How to Captivate Readers with Descriptive Writing that Rocks
You may think of descriptive writing as the flowery descriptive stuff that you skip over when reading a
novel, although many an author and reader enjoy that type of writing too. But the descriptive writing
that we are talking about here is the kind that makes a reader “feel” the story, as if they were part of a
scene or knew someone just like the one described in a scene or narrative.
Good description is not an easy thing to accomplish in writing, but if you want to have a story that
readers can’t put down because they lost themselves in it and didn’t find their way out until they’d
finished it, you’ll find that learning to write great descriptive stories is well worth your time.
Descriptive Writing is a Key Element of Novel Writing
Entrancing readers by stories that keep moving involves creating believable, vivid portrayals of
people, places, actions and events. Description isn’t separate from storytelling; it is a variety of
techniques, which are combined to make a story.
You may speed through a rough first draft of your story and not pay much attention to details,
but after that glorious rush of having gotten your story on paper, you must go back to it and
consciously review the descriptions of characters, scenes, etc. You will look at such things as:
Are my details correct – do the details reflect the true storyline or character traits?
Did I use the best point of view – which character can best describe what’s happening?
Would a scene work better as a narrative – Or vice versa?
Did I overdo description on a relatively unimportant piece of the story – like describing a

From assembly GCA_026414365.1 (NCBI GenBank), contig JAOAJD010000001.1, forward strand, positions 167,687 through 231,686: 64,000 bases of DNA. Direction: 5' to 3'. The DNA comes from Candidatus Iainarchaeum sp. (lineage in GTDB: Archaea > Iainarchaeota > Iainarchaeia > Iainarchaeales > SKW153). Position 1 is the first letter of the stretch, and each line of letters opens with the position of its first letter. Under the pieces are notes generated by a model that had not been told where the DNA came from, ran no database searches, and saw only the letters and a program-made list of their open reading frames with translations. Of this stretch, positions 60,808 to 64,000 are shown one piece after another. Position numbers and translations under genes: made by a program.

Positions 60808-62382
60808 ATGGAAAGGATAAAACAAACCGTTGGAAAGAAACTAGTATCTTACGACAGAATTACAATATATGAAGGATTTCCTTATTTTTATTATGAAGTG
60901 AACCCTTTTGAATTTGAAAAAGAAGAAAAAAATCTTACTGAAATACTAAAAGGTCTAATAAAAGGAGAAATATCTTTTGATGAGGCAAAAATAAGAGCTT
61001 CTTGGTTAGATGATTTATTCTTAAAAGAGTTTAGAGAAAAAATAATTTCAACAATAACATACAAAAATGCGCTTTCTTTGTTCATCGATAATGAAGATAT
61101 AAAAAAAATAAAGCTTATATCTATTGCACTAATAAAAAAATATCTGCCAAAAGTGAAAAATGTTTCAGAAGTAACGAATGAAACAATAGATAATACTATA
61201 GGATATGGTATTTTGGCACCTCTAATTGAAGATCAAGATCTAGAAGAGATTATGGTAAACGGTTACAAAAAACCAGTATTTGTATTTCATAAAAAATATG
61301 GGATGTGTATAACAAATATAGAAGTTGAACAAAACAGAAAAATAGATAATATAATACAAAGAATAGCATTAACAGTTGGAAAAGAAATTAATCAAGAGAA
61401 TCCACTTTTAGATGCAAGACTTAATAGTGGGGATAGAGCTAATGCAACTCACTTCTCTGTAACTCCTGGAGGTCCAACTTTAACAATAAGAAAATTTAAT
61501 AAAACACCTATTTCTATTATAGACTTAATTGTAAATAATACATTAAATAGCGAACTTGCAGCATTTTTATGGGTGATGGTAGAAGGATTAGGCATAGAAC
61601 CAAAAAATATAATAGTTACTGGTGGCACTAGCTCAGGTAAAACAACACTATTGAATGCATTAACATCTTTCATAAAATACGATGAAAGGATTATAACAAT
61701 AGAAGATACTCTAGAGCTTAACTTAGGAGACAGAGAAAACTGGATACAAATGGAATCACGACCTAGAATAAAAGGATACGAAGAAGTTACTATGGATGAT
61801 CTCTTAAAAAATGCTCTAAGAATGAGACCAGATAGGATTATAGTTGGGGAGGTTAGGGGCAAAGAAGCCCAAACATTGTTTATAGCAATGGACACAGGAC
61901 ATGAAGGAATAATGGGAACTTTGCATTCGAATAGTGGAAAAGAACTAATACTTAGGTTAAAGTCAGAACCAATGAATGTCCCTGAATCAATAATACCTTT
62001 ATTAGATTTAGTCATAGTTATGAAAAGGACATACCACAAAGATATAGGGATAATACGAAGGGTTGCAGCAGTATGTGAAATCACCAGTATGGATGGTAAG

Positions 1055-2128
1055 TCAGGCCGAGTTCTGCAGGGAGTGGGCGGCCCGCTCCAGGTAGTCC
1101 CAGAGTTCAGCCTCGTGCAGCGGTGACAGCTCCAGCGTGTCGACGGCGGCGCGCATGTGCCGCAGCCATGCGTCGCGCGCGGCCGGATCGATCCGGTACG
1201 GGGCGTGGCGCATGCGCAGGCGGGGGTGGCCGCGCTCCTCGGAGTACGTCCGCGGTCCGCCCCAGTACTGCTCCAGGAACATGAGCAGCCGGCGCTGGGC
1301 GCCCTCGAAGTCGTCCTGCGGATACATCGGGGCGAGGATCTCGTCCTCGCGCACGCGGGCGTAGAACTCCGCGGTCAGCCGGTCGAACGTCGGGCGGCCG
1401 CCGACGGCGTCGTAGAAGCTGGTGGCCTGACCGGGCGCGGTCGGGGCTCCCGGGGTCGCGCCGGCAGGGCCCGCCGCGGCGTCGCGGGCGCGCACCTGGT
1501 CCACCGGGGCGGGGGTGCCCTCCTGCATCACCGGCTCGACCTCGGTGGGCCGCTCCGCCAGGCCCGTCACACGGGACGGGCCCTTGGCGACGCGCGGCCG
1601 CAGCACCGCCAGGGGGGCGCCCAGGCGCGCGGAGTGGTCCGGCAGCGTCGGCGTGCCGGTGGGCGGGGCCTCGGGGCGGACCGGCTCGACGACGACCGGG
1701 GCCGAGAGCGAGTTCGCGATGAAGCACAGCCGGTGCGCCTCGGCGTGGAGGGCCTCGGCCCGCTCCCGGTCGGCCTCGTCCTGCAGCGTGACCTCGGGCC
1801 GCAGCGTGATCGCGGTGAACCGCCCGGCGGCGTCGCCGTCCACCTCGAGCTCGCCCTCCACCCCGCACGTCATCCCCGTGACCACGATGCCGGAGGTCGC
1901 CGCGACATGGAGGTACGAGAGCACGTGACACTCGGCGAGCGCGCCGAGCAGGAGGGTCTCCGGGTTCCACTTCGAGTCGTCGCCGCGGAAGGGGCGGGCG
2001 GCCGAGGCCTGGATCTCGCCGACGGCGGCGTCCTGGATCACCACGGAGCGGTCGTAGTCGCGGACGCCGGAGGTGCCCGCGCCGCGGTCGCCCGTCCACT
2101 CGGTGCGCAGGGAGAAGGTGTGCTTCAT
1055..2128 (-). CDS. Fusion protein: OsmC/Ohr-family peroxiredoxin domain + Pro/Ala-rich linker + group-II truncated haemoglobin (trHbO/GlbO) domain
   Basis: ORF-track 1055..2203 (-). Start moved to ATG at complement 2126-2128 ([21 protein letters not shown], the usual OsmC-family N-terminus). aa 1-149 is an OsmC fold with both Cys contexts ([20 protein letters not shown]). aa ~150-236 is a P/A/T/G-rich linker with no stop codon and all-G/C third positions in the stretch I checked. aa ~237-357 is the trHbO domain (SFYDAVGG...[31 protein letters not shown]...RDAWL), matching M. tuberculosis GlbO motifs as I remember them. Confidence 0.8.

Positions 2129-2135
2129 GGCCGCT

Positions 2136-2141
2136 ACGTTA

table in the corner?
Is the writing style too ornate or too plain – or have I achieved a nice balance?
Good descriptive writing does not just naturally flow from your pen; it must be worked at and
reworked. Practiced. Learning about descriptive writing is truly about learning the “craft” of
writing. All writers, of all experience levels, must purposefully and consciously apply the
techniques and details of description.
Novel Writing Tips: Understanding descriptive technique is critical to creating rich images in
the minds of your readers and for turning a novel from an account of something into a
description of something.
Descriptive Writing is Much about the Details
A descriptive detail is a phrase, image or word that helps a reader “see”. Sometimes the details
are told and sometimes they are shown. For example, if you write, “Lexa is happy”, that tells the
reader something about Lexa. But if you write about the sparkle in her eyes, the dimples that
appear with her smile or how she jumps up and down and claps her hands, a reader can envision
that scene. They’ve seen this before, in somebody. The enhanced description calls to mind
somebody who’s acted in just this way and they were definitely happy.
The point is to not just say that someone is happy, sad, angry, nervous, etc., but to allow your
readers to immerse themselves in the scene by imagining (with the help of your descriptive
writing) exactly those things. For example:
Sad – “The corners of her mouth had sagged long enough to make you wonder if she
ever smiled again, could the jowls spring back as well.”
Angry – “Man, his eyes were black, wild, shiny – and pointed at me.”
Nervous – “Her blue eyes glistened with tears and she stared into the clamoring
audience without seeing them, knowing the judges would pick someone else.”
You can finish reading this article on our website about Descriptive Writing.